As he enters the back end of his athletic prime, it’ll be interesting to see if his lack of ability to get to the rim is a result of drooping athleticism or poor spacing around him. His elbow injury may further impact this upon his return as well, forcing him to finish exclusively with his right hand (he pretty much does that when completely healthy, not that it bothers him to be told so or anything).
It’s my left arm guys! Everybody knows I’m not using my left hand (that’s what the scooting report says).We have a deep roster we’ll be fine— Nicolas Batum (@nicolas88batum) October 5, 2017
He remains a capable shooter, not the elite one that he showed flashes of being early in his career but defenses still have to respect him and he doesn’t further cramp the often-cramped Hornets spacing. The real issue is he shot just under half of his attempts from the mid-range last season — a dinosaur of a number in today’s pace and space brand of basketball. It is no surprise that taking the least efficient shot in the game led to the least efficient shooting season of his career, as his Effective Field Goal percentage was a Ramon Sessions like 47.3 percent on the year.
If the Hornets can get anything at all out of Michael Carter-Williams this season it should be a boon for Batum’s efficiency allowing him to play off ball and get easier catch and shoot looks from the three point line. Batum has talked about filling a Hedo Turkoglu like role from his Orlando Magic days beside Dwight Howard. His game has never been particularly similar to Turk’s mainly because he is a far less active and efficient three-point shooter. Turkoglu was especially effective shooting the corner three which as all but evaporated from Batum’s game since coming to Charlotte. (Under five percent of his shots in the past two seasons.) It is exceedingly difficult for him to get those looks in Charlotte’s offense both because the ball is constantly in his hands and the corners are the only two places Marvin Williams is legally allowed to stand on a basketball court while on offense.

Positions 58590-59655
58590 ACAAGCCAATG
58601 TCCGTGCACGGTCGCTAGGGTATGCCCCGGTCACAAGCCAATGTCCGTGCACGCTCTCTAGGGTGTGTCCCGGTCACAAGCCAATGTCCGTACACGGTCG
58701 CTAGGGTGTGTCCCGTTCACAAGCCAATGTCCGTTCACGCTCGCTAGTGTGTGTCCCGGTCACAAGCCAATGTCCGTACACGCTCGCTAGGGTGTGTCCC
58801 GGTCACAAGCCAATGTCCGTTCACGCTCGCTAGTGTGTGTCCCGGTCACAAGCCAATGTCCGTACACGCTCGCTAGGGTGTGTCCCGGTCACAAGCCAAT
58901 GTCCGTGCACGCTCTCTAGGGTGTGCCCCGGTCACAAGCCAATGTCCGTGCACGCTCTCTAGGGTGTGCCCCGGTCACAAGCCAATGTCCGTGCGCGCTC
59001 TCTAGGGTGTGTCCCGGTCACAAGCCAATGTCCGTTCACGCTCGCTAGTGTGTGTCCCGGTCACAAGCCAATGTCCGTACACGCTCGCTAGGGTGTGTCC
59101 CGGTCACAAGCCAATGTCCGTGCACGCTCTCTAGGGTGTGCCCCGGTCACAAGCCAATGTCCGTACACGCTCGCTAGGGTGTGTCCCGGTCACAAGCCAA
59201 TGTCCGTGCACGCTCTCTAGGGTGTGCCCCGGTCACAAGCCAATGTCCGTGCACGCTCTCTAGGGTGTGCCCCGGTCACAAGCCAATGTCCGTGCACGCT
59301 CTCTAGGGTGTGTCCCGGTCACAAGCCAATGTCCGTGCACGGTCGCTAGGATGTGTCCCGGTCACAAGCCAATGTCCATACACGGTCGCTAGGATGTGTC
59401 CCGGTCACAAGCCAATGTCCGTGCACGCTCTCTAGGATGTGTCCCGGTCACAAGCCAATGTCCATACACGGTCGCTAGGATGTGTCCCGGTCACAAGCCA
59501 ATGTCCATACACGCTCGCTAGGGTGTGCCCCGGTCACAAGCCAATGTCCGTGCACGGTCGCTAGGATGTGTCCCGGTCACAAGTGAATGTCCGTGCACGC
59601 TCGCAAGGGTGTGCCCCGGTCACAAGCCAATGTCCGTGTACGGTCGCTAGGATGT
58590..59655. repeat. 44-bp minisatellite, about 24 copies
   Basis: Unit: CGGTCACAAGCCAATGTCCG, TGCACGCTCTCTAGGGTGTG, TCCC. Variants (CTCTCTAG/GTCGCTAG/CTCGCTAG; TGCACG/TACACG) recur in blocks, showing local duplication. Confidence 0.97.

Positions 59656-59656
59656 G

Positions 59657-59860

Defensively, Batum has a reputation that probably precedes him. He has a mammoth wingspan that has always made him very effective at getting in passing lanes to force steals and block shots as well. As an overall defender, however, Batum is average at best; he is usually not particularly interested in getting down into a defensive stance and is prone to getting caught sleeping while standing totally upright. The hope for improvement here is with less usage on offense and Howard patrolling the paint that he is able to focus more on effective man to man defense. The Hornets’ hopes for greatness rely on having an elite defense; Batum is a smart player and knows where to be within a team system and in all honesty I don’t see him having much of an effect on that side of the ball overall one way or the other.
Batum and Walker were the two sure things the Hornets thought they could count on heading into a season of uncertainty. The elbow injury it puts an even heavier burden on Kemba’s shoulders, so it will be fascinating to see how the Hornets try and compensate for his absence and how units without both Batum and Walker on the floor will be able to survive and squeeze out enough points to keep them in games.
Just how much time can Charlotte endure without Batum jeopardizing their playoff aspirations in a weak Eastern Conference? The hope is he is able to return in short order, but without surgery it is tough to know if this will become a nagging injury and how it will impact both Batum and the team long term. The Hornets need to get as many minutes with Batum on the floor as possible, just how many they are able to get may end up telling the story of their season.